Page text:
Skills and leadership of women journalists

Increasing the skills and leadership of women journalists is essential to increase the participation of women in the media sector. There are many sources and approaches to support women in journalism, which are detailed on this page.

Resources for women journalists

The Global Investigative Journalism Network compiled an overview of key resources for women journalists, including grants, networks, mentoring opportunities and safety guides.

Resources for journalists of color

Lam Thuy Vo, Disha Raychaudhuri and Moiz Syed developed a Resource Guide for Journalists of Color.

Training and mentoring

Training and mentoring women journalists helps to build their skills and gain better positions in the media sector. Below you can find a number of examples of mentoring and training programmes realised in cooperation with Free Press Unlimited.

Community radio fellowships

In Bangladesh and Indonesia, Free Press Unlimited contributed to successful fellowship programmes for young, marginalised women to train as professional community media journalists. After orientation, the fellows pursued a mentoring programme at a community radio station. Fellows produced stories about topics that mattered to them, such as child marriage, living standards, education, female leaders and role models.

The fellowship programmes contributed to empowerment, employability and recognition of the fellows. The participating radio stations were also able to broadcast an increased number of women’s voices and stories.

The Bangladesh fellowship program was a World Summit on the Information Society (WSIS) 2016 Prize Winner. The fellows also received UNFPA and UNICEF Meena Media awards at the national level.

Learn more

Learn more about the fellowship programme in Bangladesh and Indonesia.

Women photographers

In Iraq a training programme for women photographers was organised to promote gender equality in the male-dominated profession, and boost the variety of images of women shown in the media. After the initial training, photographers had a month to work on their stories. They were supported by Metrography, Iraq’s first and only photo agency, in editing their projects. The stories covered topics like women’s rights, freedom of speech, violence against women, women’s empowerment and climate change. An exhibition of the photo stories traveled through Iraq and several of the trainees gained work as freelancers with Metrography.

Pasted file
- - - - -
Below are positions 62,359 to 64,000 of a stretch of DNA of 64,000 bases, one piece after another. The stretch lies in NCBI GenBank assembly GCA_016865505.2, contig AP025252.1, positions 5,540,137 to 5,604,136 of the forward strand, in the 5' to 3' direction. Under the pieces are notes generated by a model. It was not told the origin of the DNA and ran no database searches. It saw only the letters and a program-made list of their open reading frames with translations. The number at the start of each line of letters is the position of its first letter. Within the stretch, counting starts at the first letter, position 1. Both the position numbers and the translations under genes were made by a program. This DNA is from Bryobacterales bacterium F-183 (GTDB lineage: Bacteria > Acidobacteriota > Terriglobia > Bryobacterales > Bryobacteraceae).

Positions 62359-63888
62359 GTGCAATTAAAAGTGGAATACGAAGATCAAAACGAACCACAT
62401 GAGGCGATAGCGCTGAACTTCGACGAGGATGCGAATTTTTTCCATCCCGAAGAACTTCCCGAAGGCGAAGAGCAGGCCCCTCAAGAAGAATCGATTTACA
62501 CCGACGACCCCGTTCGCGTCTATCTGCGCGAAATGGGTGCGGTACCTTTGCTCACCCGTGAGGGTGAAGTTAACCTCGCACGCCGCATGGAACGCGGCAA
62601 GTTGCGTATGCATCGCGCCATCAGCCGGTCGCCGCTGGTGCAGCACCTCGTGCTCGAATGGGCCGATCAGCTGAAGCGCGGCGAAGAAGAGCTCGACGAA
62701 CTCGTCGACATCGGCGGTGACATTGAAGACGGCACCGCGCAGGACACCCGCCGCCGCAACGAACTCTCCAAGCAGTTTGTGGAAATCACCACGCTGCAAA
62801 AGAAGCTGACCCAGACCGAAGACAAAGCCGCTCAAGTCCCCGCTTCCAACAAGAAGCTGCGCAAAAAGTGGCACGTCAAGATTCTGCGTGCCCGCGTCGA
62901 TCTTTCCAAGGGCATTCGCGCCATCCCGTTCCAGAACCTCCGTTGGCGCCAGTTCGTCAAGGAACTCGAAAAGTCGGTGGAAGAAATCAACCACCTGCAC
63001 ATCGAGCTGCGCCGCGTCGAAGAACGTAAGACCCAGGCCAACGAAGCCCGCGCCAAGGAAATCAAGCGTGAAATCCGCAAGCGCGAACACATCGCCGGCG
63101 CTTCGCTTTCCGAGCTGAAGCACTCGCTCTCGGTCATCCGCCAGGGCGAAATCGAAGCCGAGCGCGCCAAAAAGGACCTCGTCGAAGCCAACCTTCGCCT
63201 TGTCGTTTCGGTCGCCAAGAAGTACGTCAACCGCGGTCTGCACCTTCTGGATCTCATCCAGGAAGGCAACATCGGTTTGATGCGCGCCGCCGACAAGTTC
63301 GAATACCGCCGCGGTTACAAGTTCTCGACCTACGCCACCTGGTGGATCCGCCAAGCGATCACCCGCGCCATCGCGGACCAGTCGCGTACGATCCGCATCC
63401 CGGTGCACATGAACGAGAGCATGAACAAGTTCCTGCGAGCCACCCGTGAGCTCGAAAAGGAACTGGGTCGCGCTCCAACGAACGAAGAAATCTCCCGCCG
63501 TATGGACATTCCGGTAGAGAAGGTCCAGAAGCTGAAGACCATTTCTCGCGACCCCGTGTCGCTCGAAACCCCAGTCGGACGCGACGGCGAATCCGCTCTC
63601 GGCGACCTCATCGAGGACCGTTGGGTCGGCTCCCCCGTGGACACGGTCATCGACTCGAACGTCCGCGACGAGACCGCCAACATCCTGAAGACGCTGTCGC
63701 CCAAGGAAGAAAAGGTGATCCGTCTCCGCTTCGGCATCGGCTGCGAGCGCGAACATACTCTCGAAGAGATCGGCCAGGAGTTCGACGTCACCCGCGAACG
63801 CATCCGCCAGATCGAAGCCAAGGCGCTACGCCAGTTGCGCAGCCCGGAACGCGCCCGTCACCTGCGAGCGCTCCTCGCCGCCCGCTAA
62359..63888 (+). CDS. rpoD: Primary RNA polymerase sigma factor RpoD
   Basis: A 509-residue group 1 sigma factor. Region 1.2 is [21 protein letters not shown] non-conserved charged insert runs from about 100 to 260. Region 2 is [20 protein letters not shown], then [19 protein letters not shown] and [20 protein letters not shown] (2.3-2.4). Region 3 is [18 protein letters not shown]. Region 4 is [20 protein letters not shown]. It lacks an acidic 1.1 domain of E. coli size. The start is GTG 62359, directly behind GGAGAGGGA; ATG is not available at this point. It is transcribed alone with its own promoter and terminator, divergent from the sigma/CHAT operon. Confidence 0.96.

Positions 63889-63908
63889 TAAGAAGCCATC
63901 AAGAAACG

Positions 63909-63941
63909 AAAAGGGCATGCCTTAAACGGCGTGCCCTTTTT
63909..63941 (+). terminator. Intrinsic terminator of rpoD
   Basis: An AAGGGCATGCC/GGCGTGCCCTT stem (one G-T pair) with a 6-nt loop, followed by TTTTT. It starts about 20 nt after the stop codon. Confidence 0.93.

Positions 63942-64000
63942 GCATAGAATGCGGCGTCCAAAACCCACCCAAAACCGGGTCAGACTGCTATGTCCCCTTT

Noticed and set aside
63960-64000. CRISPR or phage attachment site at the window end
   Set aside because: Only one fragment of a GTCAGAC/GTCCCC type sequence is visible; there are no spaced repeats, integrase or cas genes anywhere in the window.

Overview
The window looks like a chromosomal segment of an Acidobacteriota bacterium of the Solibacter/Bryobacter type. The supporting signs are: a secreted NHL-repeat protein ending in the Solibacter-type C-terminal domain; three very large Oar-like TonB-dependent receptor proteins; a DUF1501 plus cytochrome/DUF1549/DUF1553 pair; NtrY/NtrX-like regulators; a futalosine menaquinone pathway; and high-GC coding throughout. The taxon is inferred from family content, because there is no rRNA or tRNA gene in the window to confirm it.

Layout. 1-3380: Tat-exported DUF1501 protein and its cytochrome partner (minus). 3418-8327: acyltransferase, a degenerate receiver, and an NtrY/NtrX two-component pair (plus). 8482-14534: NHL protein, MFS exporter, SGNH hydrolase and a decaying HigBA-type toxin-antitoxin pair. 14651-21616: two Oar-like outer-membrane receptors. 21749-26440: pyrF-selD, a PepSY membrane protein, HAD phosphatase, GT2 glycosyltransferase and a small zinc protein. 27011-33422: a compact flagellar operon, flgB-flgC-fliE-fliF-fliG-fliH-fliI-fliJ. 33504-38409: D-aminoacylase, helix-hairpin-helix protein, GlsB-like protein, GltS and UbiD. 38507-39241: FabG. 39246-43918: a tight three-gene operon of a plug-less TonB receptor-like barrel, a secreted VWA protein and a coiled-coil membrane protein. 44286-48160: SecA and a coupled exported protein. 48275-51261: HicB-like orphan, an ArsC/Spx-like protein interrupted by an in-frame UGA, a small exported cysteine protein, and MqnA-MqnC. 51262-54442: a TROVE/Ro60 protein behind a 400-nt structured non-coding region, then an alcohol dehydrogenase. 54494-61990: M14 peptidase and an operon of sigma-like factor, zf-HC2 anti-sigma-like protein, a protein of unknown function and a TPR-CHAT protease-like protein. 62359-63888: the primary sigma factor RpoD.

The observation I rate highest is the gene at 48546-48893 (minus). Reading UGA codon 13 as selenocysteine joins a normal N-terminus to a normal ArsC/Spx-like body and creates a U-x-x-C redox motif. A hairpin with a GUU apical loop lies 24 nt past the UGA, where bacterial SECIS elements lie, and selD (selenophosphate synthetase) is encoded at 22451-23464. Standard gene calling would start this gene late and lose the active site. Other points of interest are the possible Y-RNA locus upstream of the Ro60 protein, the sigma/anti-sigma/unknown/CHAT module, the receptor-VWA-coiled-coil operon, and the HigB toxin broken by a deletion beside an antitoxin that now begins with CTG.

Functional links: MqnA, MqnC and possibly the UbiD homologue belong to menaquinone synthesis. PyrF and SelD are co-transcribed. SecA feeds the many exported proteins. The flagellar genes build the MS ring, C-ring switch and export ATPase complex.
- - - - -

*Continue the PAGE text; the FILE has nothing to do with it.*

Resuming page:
Networks of women journalists

Networks form an important way for women journalists to connect to each other and exchange experiences. In a male-dominated industry, it can be very useful to have this kind of network for peer support, collaboration and mentorship.

Internationally, examples of networks include the International Association of Women in Radio & Television and the International Women’s Media Foundation. A full overview of international and regional networks can be found in the GIJN Guide: Resources for Women Journalists.

Conferences and events are also a useful way for women journalists to meet each other. For example, African Women in the Media has a very active Facebook group to connect women online, and also hosts an annual conference.

Promoting the work of women journalists

Interruptrr Africa is a monthly newsletter that provides a roundup of the main headline news from Africa by women journalists. Supported by the European Journalism Centre, it highlights women’s expertise on Africa and African issues. It was inspired by Foreign Policy Interrupted, which promotes the work of women journalists and highlights their perspective on foreign policy news.


Worldwide, women are underrepresented in leadership positions in the media sector. A study by IWMF shows that women hold just over a quarter (27%) of top management positions. Similarly, an analysis by the Reuters Institute for the Study of Journalism found that only 23% of the top editors across 200 major outlets analysed sample were women, despite the fact that, on average, 40% of journalists in the markets analysed were women.

This means that most decisions and policies within media organisations are made by men. Increasing the number of women in leadership positions creates more gender equality in the sector, and provides role models for young women.

The media is a male business

Statistics compiled by Nordicom show that the leadership of the 100 largest international media corporations is dominated by men, February 26, 2018.

According to research by the International Labour Organisation (ILO), the most significant obstacles to women’s leadership include the lack of role models for women and socio-cultural barriers related to gender stereotypes and expectations.

With regards to journalism organisations, WAN INFRA argues that the following factors inhibit progress towards gender diversity: social forces, cultural norms, family obligations, unequal pay, limited self-advocacy, and women only covering ‘women’s news’.

Online course

The AGEMI platform has a learning unit on Women and leadership in media industries.

Women Leadership Programme

In Nigeria the Wole Soyinka Centre for Investigative Journalism (WSCIJ) runs a Female Reporters Leadership Programme.

Over the course of six months, women journalists receive training and mentoring. The fellows are expected to develop both their leadership skills and reporting skills. Since the start of the project three years ago, WSCIJ has trained 134 reporters across the country, produced 53 leadership projects, and enabled the production of 65 girl and women-focused stories.

Among the women who followed the fellowship and took the evaluation survey, 59% were promoted or given greater responsibilities in their organisations afterwards.

Tools and Resources